Coaching - An Effective Feedback Tool

Coaching is a method of strengthening communication between you and the employee, and can be used during check-in sessions. Coaching helps to shape performance and increase the likelihood that the employee's results will meet your expectations. Coaching sessions provide you and the employee the opportunity to discuss progress toward meeting mutually established standards and objectives.

A coaching session focuses on one or two aspects of performance, rather than the total review that takes place in a performance appraisal.

Key Elements of Coaching

To make your coaching session effective, you must understand the key elements of coaching:

  • Coach when you want to focus attention on any specific aspect of the employee's performance.
  • Observe the employee's work and solicit feedback from others.
  • When performance is successful, take the time to understand what is working and the reasons behind it.
  • Advise the employee ahead of time on issues to be discussed.
  • Discuss alternative solutions.
  • Agree on action to be taken.
  • Schedule follow-up meeting(s) to measure results.
  • Recognize successes and improvements.
  • Document key elements of coaching session.

Questions to Consider When Coaching

To provide effective feedback you must understand the elements of performance and analyze marginal performance. Keep these questions in mind:

  • How is the employee expected to perform?
  • Does the employee understand these expectations? If not, why not?
  • Does the employee know what successful results look like? How do you know?
  • Does the employee know the performance is marginal? How do you know?
  • Are there obstacles beyond the employee's control? Can you remove them?
  • Has the employee ever performed this task satisfactorily?
  • Is the employee willing and able to learn?
  • Does satisfactory performance result in excessive work being assigned?
  • Does unsatisfactory performance result in positive consequences such as an undesirable task being reassigned?

Coaching Behaviors

To make the most of coaching the employee, remember to follow these coaching guidelines:

  • Focus on behavior, not personality.
  • Ask the employee for help in problem identification and resolution. Use active listening to show you understand.
  • Set specific goals and maintain communication.
  • Use reinforcement techniques to shape behavior.

During the Coaching Session

When conducting a coaching session to provide positive feedback, keep the following ideas in mind:

  • Describe the positive performance result or work habit using specific details.
  • Solicit your employee's opinion of the same product or behavior.
  • Ask the employee to identify elements that contributed to success (adequate time or resources, support from management or other employees, the employee's talent and interest in the project).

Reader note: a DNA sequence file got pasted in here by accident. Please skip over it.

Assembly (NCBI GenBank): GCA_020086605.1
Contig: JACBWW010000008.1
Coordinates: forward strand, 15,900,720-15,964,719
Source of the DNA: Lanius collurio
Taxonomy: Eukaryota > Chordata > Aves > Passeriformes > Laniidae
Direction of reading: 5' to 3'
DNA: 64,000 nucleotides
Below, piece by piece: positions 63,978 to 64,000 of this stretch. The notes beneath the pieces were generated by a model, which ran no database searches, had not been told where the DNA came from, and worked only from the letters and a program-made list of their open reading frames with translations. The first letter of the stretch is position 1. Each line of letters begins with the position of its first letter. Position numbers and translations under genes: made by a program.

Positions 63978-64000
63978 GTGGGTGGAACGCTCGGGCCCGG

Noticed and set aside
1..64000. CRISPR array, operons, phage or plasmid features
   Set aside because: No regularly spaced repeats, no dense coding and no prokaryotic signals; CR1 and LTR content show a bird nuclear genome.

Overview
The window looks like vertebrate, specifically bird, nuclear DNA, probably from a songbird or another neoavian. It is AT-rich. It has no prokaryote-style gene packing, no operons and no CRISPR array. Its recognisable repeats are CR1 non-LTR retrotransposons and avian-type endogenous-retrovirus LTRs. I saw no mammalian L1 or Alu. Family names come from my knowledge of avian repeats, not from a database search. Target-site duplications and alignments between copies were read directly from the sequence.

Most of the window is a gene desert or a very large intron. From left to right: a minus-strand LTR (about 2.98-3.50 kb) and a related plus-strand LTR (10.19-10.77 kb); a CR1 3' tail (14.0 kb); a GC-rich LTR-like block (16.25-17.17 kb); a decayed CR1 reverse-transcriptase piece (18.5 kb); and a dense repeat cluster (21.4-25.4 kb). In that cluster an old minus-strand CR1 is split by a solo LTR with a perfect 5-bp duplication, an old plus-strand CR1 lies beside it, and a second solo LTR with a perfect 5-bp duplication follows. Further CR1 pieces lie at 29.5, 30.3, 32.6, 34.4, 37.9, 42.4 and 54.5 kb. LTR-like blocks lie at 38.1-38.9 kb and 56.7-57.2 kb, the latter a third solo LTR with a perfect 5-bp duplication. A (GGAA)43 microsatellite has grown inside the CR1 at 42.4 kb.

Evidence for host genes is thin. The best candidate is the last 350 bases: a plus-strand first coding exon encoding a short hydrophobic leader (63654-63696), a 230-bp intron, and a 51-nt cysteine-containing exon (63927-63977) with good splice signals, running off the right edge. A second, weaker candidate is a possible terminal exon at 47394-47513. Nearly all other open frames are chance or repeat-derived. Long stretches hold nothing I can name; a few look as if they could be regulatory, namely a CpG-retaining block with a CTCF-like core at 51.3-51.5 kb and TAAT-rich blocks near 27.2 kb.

• Discuss ways in which you and the employee can support continued positive results.
  • Reinforce for the employee the value of the work and how it fits in with the goals of the work unit or department.
  • Show your appreciation of the positive results and your confidence that the employee will continue to perform satisfactorily.
  • If appropriate, document your discussion for the employee's file.

When you conduct a coaching session to improve performance, you may want to use the following format:

  • Describe the issue or problem, referring to specific behaviors or expectations.
  • Involve the employee in the problem-solving process to identify the problem.
  • Brainstorm and write down possible solutions.
  • Decide on specific actions to be taken by each of you to correct the problem.
  • Agree on a follow-up date.
  • Document key elements of the session. Give one copy to the employee and place another in the employee’s file.

If your coaching session is conducted to address poor work habits such as continued tardiness, keep these steps in mind:

  • Describe in detail the poor work habit observed.
  • Say why it concerns you, in terms of its specific impact on the department.
  • Ask why it occurred and listen non-judgmentally to the explanation. Describe the need for change and ask for ideas.
  • Discuss each idea and offer your help.
  • Agree on specific actions to be taken and set a specific follow-up date.
  • Document key elements of the session. Give one copy to the employee and place another in the employee’s file.

Follow-Up Discussion

To conduct a follow-up discussion, consider the following steps:

  • Review the previous discussion(s).
  • Discuss the business reason why the situation/problem continues to be a cause for concern and ask for reasons why the situation continues.
  • Indicate consequence of continued lack of improvement. (No threats! This isn't an oral warning.)
  • Agree on action to be taken and set a follow-up date, if appropriate.
  • Convey your confidence in the employee.
  • Document key elements of the session. Give one copy to the employee and place another in the employee’s file.